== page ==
Internal focusing design.
The one touch focus clutch mechanism for switchover between Auto to manual focusing takes some time getting used to.

Two reasons why we love this lens. First, is the excellent focal length range.

Wide angle lenses designed for DX format cameras are a bit tricky in the sense that they apply the crop factor and that extends the effective focal length beyond what the actual focal length is. As a matter of fact that is true for all lenses when mounted on a crop camera. Resultantly, the field of view becomes smaller than expected. As a photographer you have to keep this in mind when choosing a lens for a shoot.

In this particular case the focal length 14-20mm becomes 21-30mm. Yet, quite wide and still very useful. That is if you have landscapes, group shots, interiors and architecture in mind. You can also shoot a bit of street photography with this lens.

The second reason is the fast wide and constant aperture of f/2 across the focal length.

Sometimes when working in a not-so-great lighting condition you need some assistance from the lens. I.e., in terms of the maximum aperture that it can open to. That allows you to capture an additional amount of light and make great looking images where other cheaper lenses would struggle to produce even reasonable images.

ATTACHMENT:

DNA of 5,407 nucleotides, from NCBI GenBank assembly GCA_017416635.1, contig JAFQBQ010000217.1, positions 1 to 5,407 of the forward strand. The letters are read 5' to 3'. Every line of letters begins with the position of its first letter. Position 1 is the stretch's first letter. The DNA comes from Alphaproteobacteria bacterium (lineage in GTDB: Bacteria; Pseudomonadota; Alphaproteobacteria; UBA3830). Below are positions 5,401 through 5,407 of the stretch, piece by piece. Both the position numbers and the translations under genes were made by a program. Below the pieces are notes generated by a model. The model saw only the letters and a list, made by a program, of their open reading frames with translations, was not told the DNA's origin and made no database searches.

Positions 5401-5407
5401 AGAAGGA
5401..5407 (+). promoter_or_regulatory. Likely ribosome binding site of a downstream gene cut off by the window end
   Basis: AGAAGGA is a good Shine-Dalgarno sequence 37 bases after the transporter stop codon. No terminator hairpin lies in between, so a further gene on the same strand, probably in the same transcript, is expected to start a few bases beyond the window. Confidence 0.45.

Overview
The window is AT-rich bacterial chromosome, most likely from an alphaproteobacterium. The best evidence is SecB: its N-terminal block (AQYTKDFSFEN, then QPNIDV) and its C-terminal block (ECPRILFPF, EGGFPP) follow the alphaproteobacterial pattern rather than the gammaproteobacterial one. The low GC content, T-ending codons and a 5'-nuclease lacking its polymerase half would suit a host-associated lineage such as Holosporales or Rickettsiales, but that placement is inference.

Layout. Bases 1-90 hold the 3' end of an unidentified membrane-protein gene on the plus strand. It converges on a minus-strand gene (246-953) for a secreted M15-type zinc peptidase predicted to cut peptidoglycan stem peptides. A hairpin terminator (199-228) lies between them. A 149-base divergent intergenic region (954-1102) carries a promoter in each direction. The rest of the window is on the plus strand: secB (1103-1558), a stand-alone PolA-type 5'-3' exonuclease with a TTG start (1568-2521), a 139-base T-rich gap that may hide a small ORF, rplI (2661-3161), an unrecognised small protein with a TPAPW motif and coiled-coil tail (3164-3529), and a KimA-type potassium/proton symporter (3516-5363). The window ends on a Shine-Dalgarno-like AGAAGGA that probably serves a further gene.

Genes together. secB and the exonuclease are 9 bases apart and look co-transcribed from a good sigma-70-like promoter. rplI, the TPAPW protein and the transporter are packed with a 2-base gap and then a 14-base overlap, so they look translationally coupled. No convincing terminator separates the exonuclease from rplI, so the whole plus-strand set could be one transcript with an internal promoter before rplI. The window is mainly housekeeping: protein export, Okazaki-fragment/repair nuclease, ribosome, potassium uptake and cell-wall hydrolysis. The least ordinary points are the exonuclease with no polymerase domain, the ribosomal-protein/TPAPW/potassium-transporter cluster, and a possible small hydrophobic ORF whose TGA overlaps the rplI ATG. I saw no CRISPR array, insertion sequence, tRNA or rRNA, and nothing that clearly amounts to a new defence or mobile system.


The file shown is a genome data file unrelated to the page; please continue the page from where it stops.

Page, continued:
The construction of the lens includes 13 elements arranged in 11 groups. These include one plastic molded aspherical element, two Super Low Dispersion glass elements and two glass-molded aspherical SD glass elements.

A host of aberrations and distortions are suppressed as a result. In addition to these elements the lens also features a multi-layer anti-reflective coating. This will ensure that ghosting and flares are never an issue with this lens.

7. Sigma 17-50mm f/2.8 EX DC OS HSM

Sigma 17-50mm f/2.8 EX DC OS HSM

Fast wide aperture wide zoom

Widest aperture of f/2.8 and sharp image quality.

Fast f/2.8 aperture.
Built-in optical image stabilizer.
Super Multi-layer coating.
Value for money.
Number of aperture diaphragm blades are only 7.

This is not an Art series lens. And yet we love it because of the practicality of the focal length. The 17-50mm is designed for the smaller image circle of DX format cameras. The crop factor of 1.5x makes the focal length an effective 25.5-75mm on 35mm format.

Thanks to the crop factor and the effective focal length this lens is suitable for shooting many different photography genres. You can use it for portrait photography, for shooting landscapes, architecture, interiors, group shots and of course street photography.

But the best thing about this lens is undoubtedly its wide-open aperture. Unlike a kit lens where the maximum aperture is a variable parameter, i.e., it fluctuates anything between f/3.5 to f/6.3 across the focal length, here, the maximum aperture is f/2.8 and it is constant across the focal length.